When I was writing my first YA novel, I was told by my tutors on an MA in creative writing that I should have a good strong media profile. In due course, I opened a Twitter account. I felt very brave but didn’t really know what to do with it. I may have had it for 10 years by now and I am proud to say I have 1005 followers - well, I did earlier today, but it’s a fickle place so I may have lost a few by now.

I am a reactive tweeter - if there’s a name for one who mostly comments on other people’s posts, then I don’t know it. A ‘respondtwit’ perhaps? But this way I have stumbled through the years feeling obliged to make comments on all sorts of things such as the bow on a dog’s head, which dress someone should buy, when I wear a mask, how to cope with ptsd, what I use as a bookmark, what I think of the government and I reached my peak today when I passed on an idea of how to use up the odd bits of a bar shampoo. What that very simple bit of advice is, you will see from the helpful photo.*

Using Twitter hasn’t sold any books as far as I know. I do sometimes remember to put #writingcommunity or #amwriting after my littlest opinion or advice, although the latter feels like a lie as I am actually procrastinating by tweeting at that particular moment. I have offered free books and find that really satisfying when I pack them up and send them off to Northern Ireland or Wales or a remote Scottish island.

But the real bonus for me is the peek into other people’s lives. Wonderful addresses like @peoplesellingmirrors give a glimpse of ordinary rooms sometimes with extraordinary people who must be completely unaware that they have included their toes or a hand holding a phone in the image or in one glorious photo, a room full of mirrors reflecting mirrors, back views, top-of-head views, feet views and legs all bouncing from one reflection to the next.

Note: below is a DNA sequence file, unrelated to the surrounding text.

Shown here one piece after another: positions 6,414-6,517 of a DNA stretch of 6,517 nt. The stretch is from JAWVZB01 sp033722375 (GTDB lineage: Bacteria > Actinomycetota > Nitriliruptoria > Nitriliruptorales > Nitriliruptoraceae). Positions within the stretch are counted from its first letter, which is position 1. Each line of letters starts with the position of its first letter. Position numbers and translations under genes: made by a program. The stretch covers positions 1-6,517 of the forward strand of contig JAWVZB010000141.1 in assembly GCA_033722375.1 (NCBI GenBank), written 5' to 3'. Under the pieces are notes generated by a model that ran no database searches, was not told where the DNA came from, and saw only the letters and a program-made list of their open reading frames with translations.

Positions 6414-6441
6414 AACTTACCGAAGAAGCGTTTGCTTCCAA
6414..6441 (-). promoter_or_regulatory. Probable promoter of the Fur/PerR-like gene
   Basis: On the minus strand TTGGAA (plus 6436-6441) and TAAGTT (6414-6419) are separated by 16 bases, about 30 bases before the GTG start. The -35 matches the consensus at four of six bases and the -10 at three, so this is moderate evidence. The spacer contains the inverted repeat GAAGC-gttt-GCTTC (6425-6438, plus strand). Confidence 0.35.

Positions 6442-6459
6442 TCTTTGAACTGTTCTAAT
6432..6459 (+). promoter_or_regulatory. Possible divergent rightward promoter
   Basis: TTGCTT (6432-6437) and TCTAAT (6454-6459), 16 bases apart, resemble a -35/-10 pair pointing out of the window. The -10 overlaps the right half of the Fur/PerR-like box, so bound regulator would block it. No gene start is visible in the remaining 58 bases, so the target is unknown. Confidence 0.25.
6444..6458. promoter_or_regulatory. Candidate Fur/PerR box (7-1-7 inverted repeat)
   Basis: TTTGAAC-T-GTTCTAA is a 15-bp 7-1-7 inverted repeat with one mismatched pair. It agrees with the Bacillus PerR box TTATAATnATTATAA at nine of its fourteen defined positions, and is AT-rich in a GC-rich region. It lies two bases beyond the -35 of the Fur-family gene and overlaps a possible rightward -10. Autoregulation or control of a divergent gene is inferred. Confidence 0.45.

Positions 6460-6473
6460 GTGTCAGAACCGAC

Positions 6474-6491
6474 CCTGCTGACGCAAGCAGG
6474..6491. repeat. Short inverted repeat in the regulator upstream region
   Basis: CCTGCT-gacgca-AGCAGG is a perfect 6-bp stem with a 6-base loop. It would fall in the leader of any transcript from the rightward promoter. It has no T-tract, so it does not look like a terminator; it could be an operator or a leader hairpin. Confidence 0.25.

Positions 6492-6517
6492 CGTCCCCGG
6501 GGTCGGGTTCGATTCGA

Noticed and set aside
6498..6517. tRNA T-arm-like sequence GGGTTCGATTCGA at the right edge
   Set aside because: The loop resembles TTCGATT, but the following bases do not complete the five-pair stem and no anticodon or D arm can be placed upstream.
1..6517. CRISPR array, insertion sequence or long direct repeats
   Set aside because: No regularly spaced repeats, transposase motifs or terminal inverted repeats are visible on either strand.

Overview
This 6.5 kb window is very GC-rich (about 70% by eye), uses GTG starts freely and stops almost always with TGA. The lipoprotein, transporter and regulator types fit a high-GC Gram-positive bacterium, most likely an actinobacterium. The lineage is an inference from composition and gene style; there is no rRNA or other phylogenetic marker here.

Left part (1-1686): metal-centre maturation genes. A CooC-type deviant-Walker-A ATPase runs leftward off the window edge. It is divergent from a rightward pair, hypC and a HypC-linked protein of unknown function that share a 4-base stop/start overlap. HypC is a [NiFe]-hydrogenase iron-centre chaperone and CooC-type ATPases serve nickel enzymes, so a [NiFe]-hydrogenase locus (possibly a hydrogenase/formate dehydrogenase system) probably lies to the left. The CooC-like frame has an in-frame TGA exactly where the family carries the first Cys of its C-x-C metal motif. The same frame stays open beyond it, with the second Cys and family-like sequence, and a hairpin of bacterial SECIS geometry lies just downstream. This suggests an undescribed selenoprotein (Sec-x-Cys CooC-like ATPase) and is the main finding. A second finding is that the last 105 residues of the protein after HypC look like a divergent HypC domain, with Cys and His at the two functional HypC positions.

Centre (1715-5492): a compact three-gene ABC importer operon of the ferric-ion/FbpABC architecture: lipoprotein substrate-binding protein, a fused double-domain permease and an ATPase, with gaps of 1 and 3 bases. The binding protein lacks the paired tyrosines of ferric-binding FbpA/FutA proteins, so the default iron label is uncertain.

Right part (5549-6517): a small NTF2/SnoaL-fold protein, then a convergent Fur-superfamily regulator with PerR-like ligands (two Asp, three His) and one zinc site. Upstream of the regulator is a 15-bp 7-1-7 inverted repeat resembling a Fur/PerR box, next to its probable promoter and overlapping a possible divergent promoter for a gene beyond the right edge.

Bald cats, fluffy cats, fat cats, mean cats, loving cats - all have countless retweets and followers. More than the dogs.

There are views of woodland paths disappearing into misty new adventures. Photos or paintings of cottages that look so delicious they might be edible, there are inspiring quotes that may or not make sense, 6-word stories, 4-line stories, first lines of stories. Strange quotes or incredible feats of children, words people have heard for the first time and totally improbable words that Susie Dent has found from centuries old language but which are extremely relevant today. Shepherds, builders, architects, plane spotters, librarians, millers, lords, ladies and royalty - all reduced to the role of a tweeter.

The list and variety goes on and on - such a rich resource for the writer. I want to write stories of incredible children jumping through a mirror and riding on a fat cat to rescue the librarian from the strong  pull of mist as it enshrouds her edible cottage …

But I wouldn’t mind selling a book or two first.

Annie Try has four published novels, her debut Losing Face and, more recently, the Dr Mike Lewis stories. The latter include mystery, healing, extraordinary clients and a rather unusual clinical psychologist. Her latest three books are published by Instant Apostle.

*this is a small muslin bag full of scraps left from old soap bars, which is used with the bag tightly closed. 

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